Commander’s Commentary on African-American Heritage Month

PETERSON AIR FORCE BASE, Colo. -- February is African-American Heritage Month. This month is a time to pay tribute to the arduous path that generations of African-Americans took during the history of America towards equal rights. It has often been said that to understand where you are going means understanding where you have been. In the case of the pursuit of equal rights in America, this is absolutely true.

This month is a time to reflect on the difficult road that was taken on the path of realizing the words in the Declaration of Independence that all men are created equal. For the U.S. military, there is a special aspect to African-American history, and often times the military has been significantly ahead of the rest of society in the pursuit of equality.

African-Americans have fought in every conflict that has been critical to our journey as a nation. From the American Revolutionary War to the Civil War to both World Wars, there has been significant contributions to preservation of our nation’s freedom by African-Americans. But they faced special challenges in breaking down barriers over the years. Often times they faced two challenges: segregation and exclusion from the society they volunteered to defend and the enemy in combat.

Even through these challenges, from the first all African-American units in the Civil War to the Tuskegee Airmen, they showed exceptional bravery and fought for their country. Below are some of the many exceptional African-Americans that have served in the U.S. military.

First African-American Minuteman

Lemuel Haynes: He served as a minuteman during the American Revolutionary War, fighting at the April 1775 Battle of Lexington. He was an indentured servant who enlisted in the war after earning his freedom.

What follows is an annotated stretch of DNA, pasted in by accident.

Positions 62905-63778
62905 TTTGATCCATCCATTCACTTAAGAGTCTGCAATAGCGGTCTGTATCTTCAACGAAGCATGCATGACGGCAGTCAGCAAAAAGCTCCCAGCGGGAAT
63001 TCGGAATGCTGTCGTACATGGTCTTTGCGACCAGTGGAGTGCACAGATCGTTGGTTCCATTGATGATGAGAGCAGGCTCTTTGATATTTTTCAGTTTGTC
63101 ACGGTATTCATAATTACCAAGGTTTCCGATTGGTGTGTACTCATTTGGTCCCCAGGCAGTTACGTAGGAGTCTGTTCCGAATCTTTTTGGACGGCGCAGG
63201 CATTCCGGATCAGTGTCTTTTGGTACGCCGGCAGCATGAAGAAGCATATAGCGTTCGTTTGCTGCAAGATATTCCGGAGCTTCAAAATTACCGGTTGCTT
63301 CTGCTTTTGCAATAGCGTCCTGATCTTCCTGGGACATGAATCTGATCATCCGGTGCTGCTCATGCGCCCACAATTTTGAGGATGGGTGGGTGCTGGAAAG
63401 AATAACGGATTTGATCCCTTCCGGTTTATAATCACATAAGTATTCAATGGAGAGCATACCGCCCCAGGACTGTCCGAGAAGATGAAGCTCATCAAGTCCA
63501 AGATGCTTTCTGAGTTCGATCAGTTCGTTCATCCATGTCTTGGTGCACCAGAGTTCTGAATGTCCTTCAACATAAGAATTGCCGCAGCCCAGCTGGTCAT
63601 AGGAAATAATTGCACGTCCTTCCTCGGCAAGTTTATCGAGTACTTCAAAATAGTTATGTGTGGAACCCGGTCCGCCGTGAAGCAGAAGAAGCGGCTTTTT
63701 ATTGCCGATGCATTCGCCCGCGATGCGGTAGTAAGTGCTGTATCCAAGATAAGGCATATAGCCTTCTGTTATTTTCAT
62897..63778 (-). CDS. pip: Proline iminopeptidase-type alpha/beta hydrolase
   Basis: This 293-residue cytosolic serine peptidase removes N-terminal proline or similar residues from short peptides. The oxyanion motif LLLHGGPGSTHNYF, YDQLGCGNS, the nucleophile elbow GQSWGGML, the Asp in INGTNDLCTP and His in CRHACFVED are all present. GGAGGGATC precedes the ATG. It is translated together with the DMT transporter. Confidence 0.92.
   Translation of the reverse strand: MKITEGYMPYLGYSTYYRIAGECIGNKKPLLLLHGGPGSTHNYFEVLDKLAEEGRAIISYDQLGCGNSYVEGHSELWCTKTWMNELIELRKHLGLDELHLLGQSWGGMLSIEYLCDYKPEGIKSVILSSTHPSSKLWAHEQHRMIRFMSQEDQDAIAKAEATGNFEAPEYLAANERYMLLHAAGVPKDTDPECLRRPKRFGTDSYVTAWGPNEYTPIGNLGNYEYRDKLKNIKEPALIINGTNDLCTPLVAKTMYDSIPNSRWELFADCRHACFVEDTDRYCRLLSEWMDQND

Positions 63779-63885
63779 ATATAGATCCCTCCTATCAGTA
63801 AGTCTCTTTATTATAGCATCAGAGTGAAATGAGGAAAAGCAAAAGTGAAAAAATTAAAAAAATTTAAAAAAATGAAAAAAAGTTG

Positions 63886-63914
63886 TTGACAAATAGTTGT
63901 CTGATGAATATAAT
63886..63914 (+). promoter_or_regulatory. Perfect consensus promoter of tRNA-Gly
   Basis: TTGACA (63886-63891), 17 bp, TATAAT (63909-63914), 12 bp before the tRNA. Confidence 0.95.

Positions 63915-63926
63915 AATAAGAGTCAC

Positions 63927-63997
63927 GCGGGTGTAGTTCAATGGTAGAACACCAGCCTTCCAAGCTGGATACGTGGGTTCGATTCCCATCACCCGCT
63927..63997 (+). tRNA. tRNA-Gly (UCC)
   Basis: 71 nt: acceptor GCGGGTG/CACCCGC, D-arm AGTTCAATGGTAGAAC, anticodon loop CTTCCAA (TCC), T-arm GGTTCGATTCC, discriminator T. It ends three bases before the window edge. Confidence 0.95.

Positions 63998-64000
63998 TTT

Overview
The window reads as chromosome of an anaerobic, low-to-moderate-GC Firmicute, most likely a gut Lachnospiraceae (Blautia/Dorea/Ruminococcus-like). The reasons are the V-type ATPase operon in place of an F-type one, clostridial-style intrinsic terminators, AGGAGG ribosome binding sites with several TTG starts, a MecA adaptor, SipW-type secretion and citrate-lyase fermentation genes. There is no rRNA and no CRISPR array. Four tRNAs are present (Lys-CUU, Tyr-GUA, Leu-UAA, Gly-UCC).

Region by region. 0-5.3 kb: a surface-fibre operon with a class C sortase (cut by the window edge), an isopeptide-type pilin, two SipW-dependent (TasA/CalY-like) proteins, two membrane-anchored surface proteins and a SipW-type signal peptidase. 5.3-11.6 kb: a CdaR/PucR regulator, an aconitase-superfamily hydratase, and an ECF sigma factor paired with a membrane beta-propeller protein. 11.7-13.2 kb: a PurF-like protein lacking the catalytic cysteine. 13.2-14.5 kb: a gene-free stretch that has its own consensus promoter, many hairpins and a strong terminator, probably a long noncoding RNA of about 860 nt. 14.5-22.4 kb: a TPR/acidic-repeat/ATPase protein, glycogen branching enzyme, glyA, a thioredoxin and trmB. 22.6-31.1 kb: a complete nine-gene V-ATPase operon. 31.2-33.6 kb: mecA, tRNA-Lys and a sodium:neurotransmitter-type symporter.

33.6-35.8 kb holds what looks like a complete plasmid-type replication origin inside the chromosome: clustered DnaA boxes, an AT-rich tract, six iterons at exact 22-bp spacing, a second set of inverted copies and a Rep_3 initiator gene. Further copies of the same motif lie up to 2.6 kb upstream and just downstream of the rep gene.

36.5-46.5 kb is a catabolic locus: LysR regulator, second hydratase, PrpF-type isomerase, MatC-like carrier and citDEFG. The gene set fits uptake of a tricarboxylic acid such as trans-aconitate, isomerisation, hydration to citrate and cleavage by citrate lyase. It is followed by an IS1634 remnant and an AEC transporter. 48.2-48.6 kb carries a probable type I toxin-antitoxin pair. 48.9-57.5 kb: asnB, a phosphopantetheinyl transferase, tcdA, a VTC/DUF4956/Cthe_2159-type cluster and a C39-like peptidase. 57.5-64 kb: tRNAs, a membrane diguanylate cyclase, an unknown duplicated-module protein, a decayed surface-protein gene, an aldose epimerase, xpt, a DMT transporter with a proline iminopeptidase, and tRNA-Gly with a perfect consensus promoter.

First African-American General

Gen. Daniel "Chappie" James Jr.: The Tuskegee Airman was the first African American to become full general and achieve four stars. Upon being promoted to general, he was named commander of the North American Air Defense Command, which made him responsible for all aspects of defense for the United States and Canada.

U.S. Army's First African-American Four-Star General

Gen. Roscoe Robinson Jr.: Before Gen. Colin Powell, there was Robinson, who became the first African-American four-star general in the U.S. Army. The West Point graduate's career spanned two wars and four stars. In 1993 West Point recognized him as a distinguished graduate.

First African-American Chairman of Joint Chiefs of Staff

Gen. Colin L. Powell: He served 35 years in the U.S. Army, rising to the rank of four-star general and becoming chairman of the Joint Chiefs of Staff (1989 to 1993). National security adviser to President Ronald Reagan, he was appointed secretary of state in 2001 in George W. Bush's administration. He received numerous awards, including two Presidential Medals of Freedom, the Defense Distinguished Service Medal (with three Oak Leaf Clusters), a Purple Heart and numerous decorations from other countries.

First African-American U.S. Astronaut

Col. Guion S. Bluford Jr.: After flying combat missions over Vietnam as a U.S. Air Force pilot, he went on to become America's first black astronaut. He flew 144 combat missions, 65 over North Vietnam, as a member of the 557th Tactical Fighter Squadron at Cam Ranh Bay, Vietnam. He is a veteran of four Space Shuttle flights (twice on Challenger and twice on Discovery) and logged over 688 hours in outer space.